Jul 16, 2019 I Brent Swancer

Real Life Mind-Controlling Puppet Masters of the Animal World

Throughout science fiction and horror films and literature, a recurring and rather popular theme has always been that of the evil alien puppet masters that control our minds to hold us in thrall to force us into servitude to our overlords or to take over our bodies to turn us into something else. This simple concept has been popularized in stories and films such as The Puppet Masters and Invasion of the Body Snatchers, and these stories have horrified generations. The thought of having our minds and bodies defiled and invaded and made to act in service of another against our will is an innately unsettling thought which both repulses us and yet inspires a certain macabre curiosity that keeps us coming back for more. As terrifying as it may be, it is perhaps even more horrific to think that such organisms are far from merely the denizens of fiction, and the animal world actually has a disturbingly large number of creatures who survive by taking over and controlling the minds of others, often leading to the victim's doom.

Perhaps the most well-known mind-controlled zombies of the animal world can be seen in insects, and one of the most horrific happens to certain types of ants. The culprit is several species of parasitic fungus belonging to a genus called Ophiocordyceps, and its life cycle is just about as terrifying and disturbing as anything from a horror movie. It starts with the fungus spores entering the ant and causing it to experience a fit of convulsions that sends it reeling and tumbling to the forest floor. This is not by far the end of the process, as the fungus actually begins to take over the ant’s mind and changes its behavior, forcing it to mindlessly begin climbing up a branch or stem to a predetermined height depending on the fungus species, where the horrors continue.

Once atop the plant, the parasite forces the “zombified” ant to face a specific direction and find a certain spot where the humidity is just right, again depending on the species, after which the ant is made to clamp down as hard as it can onto the stem by its new overlord master. As it does this fungal spores are accumulating within the ant, culminating in a stalk erupting from the head to rain down spores across the ground below in a shower of death, infecting other ants to in turn suffer the same fate. Throughout the whole gruesome process the ant’s jaw never releases its grip, leaving its exploded, withered corpse and its outlandish alien stalk projecting from its head to remain there waving in the wind.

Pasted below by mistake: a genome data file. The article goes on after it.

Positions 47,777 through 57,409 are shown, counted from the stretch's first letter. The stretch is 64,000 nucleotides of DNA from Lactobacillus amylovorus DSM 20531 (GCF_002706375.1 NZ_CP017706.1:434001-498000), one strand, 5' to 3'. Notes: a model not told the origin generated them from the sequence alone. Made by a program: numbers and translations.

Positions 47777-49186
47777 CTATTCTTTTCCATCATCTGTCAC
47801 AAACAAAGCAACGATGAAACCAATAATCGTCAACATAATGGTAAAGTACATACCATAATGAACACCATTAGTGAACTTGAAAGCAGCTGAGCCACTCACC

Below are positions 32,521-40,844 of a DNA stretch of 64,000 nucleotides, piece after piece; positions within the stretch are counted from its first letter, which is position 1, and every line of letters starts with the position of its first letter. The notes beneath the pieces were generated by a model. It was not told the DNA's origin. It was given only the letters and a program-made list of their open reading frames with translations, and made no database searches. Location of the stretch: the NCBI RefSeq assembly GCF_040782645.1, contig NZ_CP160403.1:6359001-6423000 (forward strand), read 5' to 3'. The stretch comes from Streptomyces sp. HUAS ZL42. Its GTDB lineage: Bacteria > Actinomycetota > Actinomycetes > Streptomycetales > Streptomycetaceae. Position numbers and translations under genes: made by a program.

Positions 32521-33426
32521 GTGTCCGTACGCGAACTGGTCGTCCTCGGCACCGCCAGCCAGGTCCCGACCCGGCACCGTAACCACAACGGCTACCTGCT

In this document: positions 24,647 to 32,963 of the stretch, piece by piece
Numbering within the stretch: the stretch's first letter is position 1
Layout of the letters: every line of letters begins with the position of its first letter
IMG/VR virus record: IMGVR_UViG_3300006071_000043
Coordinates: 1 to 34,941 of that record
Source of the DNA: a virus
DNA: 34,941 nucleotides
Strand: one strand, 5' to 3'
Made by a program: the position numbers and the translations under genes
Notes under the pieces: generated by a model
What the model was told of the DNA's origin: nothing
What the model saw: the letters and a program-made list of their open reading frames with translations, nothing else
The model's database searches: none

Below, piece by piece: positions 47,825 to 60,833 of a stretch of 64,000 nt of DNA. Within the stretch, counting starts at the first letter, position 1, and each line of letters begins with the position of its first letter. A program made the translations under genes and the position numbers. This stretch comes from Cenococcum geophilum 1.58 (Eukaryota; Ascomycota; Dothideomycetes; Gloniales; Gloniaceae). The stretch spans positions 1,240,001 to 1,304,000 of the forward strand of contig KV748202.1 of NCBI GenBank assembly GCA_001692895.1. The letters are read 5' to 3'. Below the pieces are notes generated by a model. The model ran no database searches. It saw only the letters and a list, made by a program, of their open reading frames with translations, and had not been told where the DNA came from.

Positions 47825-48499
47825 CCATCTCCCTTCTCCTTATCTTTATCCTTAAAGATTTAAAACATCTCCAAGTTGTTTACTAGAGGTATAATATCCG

Ant infected by Ophiocordyceps

It is incredible that this fungus is able to get inside the ant’s head and manipulate it with such astounding precision, and each species of Ophiocordyceps targets a different species of ant and its unique behaviors in a stunning display of coevolution. Scientists do not yet fully understand how this zombie fungus manages to do what it does, but it is likely through manipulating certain enzymes and chemicals within the ant’s brain to hijack their nervous system through processes that remain unclear. The whole process is gruesomely chilling, and just about the only good news about it is that there is no version for human beings.

Another insect that is the target for horrors beyond comprehension is the colorful and charming ladybug. If one of these ladybugs is unlucky enough, it might run across a type of wasp known as the green-eyed wasp (Dinocampus coccinellae), which specifically hunts them down for its nefarious purposes with a two-pronged attack. Upon finding a suitable target, the wasp uses its stinger to inject both an egg and a virus. As the egg grows into a larva it feeds on the ladybug’s insides to sustain itself, while the virus gets to work shutting down the insect’s brain functions to essentially paralyze it, and one might think that that would be the end of that, but it’s only just beginning.

The wasp larva grows within the still-living ladybug until it is large enough to violently burrow its way out, upon which the ladybug is still alive. The wasp larva spins itself a cocoon, and this is where the virus enters a sort of second stage, making the ladybug spring back to life and stand up, putting it into a sort of trance-like state to watch over the very thing that has just erupted from its innards. If a potential threat comes too close, the virus causes the ladybug to jerk and lurch, chasing it away, and it does this until the young wasp is ready to fend for itself. It seems like this must not end well for the zombified ladybug, but interestingly enough around a quarter of the victims of this macabre process actually survive it and go on to lead normal lives.